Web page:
Four men of the Engineer Amphibian Command lost their lives in the boiling and racing currents in back of Skiff's Island, off the South Shore of the Vineyard, before daylight on Wednesday morning. The bodies of three have not been recovered. The tragic accident occurred when a staff boat of the familiar cabin cruiser type, accompanying a number of so-called invasion craft which had been dispatched from the Cape on a maneuver problem, struck a shoal in the heavy seas near Skiff's Island. The accident took place at approximately 2 a.m.

The engine of the staff boat was disabled, and she was rendered helpless in the dangerous welter of shoal water, breakers and running tide. Albert F. Klemme, 20 years old, of Gerald Mo., remained below deck in a heroic effort to start the engine, and his heroism left him no possible chance of escape when the boat was smashed in heavy seas, the pilot house demolished, and the craft partly overturned and swamped.

Klemme's body was recovered with the boat. Six men were picked up by an accompanying craft, despite the darkness and the heavy sea. The missing men are listed by Camp Edwards authorities as follows: Second Lieut. Walter D. Ahlquist, Garfield, Utah, 26 years old; Second Lieut. Alpheus B. Clark, Cherry Tree, Pa., 24; Sgt.-T. Edward I. Kramer, Weehawken, N.J., 20.


Search Was Day Long


Following all possible attempts at rescue, the maneuver fleet headed for Edgartown with the survivors. A day-long search was begun immediately, with every available means in use. Coast Guard boats were dispatched to the scene, including the Coast Guard reserve from Edgartown, Army planes came from Otis Field and reconnaisance planes of the Engineer Amphibian Command, with a blimp also joining in the search. All day and into the evening, until darkness made further effective work impossible, the search was carried on without success.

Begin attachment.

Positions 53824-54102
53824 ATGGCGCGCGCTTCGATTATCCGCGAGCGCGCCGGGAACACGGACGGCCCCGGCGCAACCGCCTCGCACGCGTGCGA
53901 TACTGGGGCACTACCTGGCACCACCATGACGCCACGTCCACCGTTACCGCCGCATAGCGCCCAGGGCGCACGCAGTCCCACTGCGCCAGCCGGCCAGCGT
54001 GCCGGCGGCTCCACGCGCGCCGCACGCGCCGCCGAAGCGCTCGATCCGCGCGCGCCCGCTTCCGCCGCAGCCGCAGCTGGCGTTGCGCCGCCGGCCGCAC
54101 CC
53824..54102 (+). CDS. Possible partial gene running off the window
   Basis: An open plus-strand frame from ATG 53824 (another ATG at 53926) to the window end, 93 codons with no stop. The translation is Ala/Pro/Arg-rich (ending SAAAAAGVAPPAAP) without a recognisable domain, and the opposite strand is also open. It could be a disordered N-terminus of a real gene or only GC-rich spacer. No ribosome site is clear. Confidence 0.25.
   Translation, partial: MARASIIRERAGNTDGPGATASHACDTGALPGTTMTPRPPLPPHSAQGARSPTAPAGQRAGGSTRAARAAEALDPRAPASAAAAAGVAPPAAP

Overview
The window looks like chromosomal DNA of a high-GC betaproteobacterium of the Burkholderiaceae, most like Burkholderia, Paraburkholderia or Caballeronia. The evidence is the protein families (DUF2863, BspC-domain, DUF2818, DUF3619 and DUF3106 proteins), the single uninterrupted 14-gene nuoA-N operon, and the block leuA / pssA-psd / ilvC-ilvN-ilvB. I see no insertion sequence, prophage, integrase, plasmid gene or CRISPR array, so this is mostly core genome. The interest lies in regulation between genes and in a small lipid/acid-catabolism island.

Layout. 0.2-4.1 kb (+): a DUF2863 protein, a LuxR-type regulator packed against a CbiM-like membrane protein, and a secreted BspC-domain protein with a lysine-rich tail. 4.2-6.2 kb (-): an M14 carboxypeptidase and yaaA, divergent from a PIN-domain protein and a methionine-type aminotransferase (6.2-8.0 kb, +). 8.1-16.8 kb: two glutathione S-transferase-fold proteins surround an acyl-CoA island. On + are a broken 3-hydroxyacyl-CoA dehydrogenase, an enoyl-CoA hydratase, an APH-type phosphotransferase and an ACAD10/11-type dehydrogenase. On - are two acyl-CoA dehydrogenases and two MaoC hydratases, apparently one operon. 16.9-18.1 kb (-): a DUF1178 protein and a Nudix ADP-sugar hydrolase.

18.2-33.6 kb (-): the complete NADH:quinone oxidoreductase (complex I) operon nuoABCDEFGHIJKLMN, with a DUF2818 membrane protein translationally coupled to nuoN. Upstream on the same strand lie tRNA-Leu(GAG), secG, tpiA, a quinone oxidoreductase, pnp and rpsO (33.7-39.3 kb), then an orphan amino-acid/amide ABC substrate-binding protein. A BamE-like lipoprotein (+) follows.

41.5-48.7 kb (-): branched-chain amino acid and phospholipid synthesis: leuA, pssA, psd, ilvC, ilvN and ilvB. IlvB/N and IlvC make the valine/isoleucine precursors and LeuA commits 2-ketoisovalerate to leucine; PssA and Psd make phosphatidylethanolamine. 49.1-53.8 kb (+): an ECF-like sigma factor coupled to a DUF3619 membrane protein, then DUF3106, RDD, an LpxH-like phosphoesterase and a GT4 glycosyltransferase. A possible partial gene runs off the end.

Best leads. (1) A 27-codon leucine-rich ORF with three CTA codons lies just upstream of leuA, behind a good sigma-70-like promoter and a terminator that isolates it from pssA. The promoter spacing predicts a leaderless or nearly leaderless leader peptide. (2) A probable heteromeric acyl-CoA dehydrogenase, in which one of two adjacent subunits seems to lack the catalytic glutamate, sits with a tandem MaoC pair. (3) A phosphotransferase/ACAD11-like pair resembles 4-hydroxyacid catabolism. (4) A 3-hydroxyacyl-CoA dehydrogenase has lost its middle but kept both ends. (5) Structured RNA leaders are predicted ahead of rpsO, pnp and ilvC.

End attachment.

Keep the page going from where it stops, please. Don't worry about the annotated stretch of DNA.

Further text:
The boat which rescues the six survivors was commanded by Second Lieut. Albert Strickland of Akron, Ohio. The staff boat itself was commanded by Lieutenant Ahiquist, one of those whose bodies have not been recovered. This craft was towed into Edgartown by the Coast Guard, with Klemme's body still in it, where he had been trapped in his valiant attempt to save the lives of his comrades.

The spot at which the tragedy occurred is known as one of the worst in the waters around the Vineyard, dangerous and treacherous under the best of conditions. Vineyard fishermen do not use this passage at night except under the most favorable of conditions, preferring whenever possible to come in around the Island at Gay Head. In the ocean race around Martha's Vineyard, skilled yachtsmen familiar with the waters for many years, have had trouble at the same place and have required the assistance of the Coats Guard. Conditions Wednesday night were extremely bad, the seas running high among the shoals.

The men on the remaining maneuver craft were lacking in their usual good spirits as they waited at Edgartown yesterday for their next orders.

“It wouldn't be so bad if it was battle business,” one of them remarked.